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, 38 (6), 1268-76

Transition to Psychosis Associated With Prefrontal and Subcortical Dysfunction in Ultra High-Risk Individuals

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Transition to Psychosis Associated With Prefrontal and Subcortical Dysfunction in Ultra High-Risk Individuals

Paul Allen et al. Schizophr Bull.

Abstract

Background: People at ultra high risk (UHR) of psychosis have an elevated risk of developing a psychotic disorder, but it is difficult to predict which individuals will make a transition to frank illness. We investigated whether functional magnetic resonance imaging (fMRI) in conjunction with a phonological fluency task at presentation could distinguish subjects who subsequently developed psychosis from those who did not.

Methods: Sixty-five subjects (41 with an UHR and 24 healthy controls) were assessed at clinical presentation using fMRI, in conjunction with a verbal fluency task. [18F]-DOPA positron emission tomography (PET) data were also available in a subgroup of 21 UHR and 14 healthy controls subjects. UHR subjects were followed clinically for at least 2 years.

Results: Compared with UHR subjects who did not become psychotic, UHR subjects who subsequently developed psychosis showed increased activation in bilateral prefrontal cortex (PFC), brainstem (midbrain/basilar pons), the left hippocampus, and greater midbrain-PFC connectivity. Furthermore, exploratory analysis of [18F]-DOPA PET data showed that transition to psychosis was associated with elevated dopaminergic function in the brainstem region.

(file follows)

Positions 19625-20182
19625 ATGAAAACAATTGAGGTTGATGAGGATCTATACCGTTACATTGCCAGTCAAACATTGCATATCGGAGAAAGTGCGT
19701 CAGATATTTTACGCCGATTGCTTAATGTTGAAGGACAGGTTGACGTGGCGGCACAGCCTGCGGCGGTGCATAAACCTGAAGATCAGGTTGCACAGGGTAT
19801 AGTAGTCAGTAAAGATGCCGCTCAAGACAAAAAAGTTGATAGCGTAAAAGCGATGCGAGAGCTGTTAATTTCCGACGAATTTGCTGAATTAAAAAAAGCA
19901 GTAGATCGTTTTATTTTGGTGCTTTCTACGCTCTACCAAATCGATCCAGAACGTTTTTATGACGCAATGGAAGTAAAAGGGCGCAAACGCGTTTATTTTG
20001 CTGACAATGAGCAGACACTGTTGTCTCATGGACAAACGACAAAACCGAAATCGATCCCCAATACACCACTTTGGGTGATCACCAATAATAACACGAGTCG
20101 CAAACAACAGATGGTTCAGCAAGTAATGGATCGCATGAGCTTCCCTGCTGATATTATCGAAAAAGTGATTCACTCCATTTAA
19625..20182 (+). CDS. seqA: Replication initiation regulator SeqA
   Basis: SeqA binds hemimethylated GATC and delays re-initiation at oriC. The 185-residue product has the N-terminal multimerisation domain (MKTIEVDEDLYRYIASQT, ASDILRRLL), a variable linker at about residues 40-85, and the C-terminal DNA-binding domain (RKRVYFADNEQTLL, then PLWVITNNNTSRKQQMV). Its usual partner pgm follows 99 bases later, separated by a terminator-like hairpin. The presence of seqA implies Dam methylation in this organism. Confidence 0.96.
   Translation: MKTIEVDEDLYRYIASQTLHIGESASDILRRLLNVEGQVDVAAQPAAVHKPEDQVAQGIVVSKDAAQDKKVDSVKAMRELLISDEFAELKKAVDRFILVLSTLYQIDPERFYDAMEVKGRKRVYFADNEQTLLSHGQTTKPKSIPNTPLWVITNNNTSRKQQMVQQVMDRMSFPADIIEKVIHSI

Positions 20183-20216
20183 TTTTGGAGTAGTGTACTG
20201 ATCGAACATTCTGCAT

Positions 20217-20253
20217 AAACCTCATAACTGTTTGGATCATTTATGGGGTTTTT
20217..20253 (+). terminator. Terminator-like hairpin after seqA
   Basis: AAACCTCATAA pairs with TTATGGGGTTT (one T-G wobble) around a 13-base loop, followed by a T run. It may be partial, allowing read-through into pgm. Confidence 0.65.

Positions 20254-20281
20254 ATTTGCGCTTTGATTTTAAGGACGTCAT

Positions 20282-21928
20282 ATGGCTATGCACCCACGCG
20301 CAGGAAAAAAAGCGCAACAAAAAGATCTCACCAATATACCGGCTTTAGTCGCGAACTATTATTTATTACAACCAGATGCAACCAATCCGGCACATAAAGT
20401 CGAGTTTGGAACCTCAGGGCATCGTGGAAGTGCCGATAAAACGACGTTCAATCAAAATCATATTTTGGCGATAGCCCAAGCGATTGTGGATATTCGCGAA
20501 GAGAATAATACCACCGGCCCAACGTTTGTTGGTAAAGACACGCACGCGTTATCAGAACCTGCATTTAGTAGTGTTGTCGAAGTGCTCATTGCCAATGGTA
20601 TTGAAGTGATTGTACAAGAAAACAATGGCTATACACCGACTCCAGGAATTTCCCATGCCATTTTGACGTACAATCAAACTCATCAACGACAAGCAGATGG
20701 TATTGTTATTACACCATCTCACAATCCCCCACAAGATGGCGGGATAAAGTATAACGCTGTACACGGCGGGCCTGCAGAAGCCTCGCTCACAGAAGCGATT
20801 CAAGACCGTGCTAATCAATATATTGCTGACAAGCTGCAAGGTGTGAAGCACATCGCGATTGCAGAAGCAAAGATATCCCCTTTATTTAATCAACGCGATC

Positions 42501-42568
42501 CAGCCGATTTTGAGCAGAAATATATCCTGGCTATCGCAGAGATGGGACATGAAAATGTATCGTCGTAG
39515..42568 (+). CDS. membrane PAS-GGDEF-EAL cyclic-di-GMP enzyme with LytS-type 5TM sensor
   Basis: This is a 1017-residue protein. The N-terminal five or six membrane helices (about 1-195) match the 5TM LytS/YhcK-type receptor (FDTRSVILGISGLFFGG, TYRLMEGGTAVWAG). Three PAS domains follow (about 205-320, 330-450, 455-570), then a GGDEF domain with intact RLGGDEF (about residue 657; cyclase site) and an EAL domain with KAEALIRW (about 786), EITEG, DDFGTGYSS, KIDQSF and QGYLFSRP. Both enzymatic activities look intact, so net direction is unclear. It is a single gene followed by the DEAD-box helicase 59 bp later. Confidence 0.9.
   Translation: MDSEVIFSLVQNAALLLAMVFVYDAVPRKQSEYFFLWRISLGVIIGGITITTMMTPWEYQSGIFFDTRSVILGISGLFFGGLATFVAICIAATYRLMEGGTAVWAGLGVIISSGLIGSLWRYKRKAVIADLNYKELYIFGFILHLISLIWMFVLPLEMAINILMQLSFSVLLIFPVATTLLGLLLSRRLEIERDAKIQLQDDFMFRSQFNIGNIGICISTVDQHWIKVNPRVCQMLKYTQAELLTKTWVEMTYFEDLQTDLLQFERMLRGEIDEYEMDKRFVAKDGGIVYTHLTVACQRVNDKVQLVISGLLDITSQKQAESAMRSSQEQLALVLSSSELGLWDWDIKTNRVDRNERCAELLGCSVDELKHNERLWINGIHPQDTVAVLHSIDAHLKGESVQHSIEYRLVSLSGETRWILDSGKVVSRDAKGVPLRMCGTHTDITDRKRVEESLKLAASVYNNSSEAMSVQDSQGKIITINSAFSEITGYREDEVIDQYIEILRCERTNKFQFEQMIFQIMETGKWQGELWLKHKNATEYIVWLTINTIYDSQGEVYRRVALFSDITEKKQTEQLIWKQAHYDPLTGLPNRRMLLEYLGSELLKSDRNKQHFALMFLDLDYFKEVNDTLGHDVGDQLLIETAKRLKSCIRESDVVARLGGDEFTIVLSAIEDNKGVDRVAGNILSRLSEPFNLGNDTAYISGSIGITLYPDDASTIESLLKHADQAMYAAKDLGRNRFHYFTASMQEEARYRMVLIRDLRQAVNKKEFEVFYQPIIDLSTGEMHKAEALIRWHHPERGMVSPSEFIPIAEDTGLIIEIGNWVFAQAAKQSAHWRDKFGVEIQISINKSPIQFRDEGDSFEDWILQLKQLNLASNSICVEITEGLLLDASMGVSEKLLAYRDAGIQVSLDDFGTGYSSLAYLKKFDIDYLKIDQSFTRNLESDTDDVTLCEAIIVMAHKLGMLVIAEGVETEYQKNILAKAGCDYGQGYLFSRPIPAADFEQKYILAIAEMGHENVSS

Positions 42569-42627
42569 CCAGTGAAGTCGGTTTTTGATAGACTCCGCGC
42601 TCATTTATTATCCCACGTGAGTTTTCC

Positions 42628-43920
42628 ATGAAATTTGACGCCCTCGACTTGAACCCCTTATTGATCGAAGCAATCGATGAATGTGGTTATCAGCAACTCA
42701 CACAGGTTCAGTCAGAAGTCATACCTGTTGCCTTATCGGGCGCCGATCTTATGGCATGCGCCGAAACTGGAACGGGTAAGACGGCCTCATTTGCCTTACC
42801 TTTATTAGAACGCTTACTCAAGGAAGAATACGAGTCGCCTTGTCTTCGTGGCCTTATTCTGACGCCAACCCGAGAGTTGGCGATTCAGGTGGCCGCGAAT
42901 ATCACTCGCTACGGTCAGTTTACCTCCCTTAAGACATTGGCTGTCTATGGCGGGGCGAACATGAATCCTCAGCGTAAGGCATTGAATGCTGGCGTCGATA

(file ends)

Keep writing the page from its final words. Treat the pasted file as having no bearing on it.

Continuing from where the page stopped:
Conclusions: In people at high risk of psychosis, increased activation in a network of cortical and subcortical regions may predict the subsequent onset of illness. Functional neuroimaging, in conjunction with clinical assessment and other investigations, may facilitate the prediction of outcome in subjects who are vulnerable to psychosis.

Figures

Fig. 1.
Fig. 1.
Statistical Parametric Maps (SPMs) showing regions of greater activation during verbal fluency (easy + hard trials) in (A) ultra high risk (UHR) > controls, (B) subjects with UHR that did transfer into psychosis (UHR-t) > controls, and (C) UHR-t > subjects with UHR that did not transfer into psychosis (UHR-nt).
Fig. 2.
Fig. 2.
(A) Psychophysiological interaction (PPI) seed region in midbrain and statistical parametric map (SPM) of PPI group negative effect in subjects with ultra high risk (UHR) that did transfer into psychosis (UHR-t) > subjects with UHR that did not transfer into psychosis (UHR-nt) in prefrontal cortex (P < .05 cluster corrected) and plots showing significantly greater negative (word repetition > verbal fluency) PPI contrast estimates in UHR-t subjects in (B) left superior frontal gyrus, and (C) right middle frontal gyrus.
Fig. 3.
Fig. 3.
Mean brainstem [18F]-DOPA k i cer by group (error bars = 95% CI).

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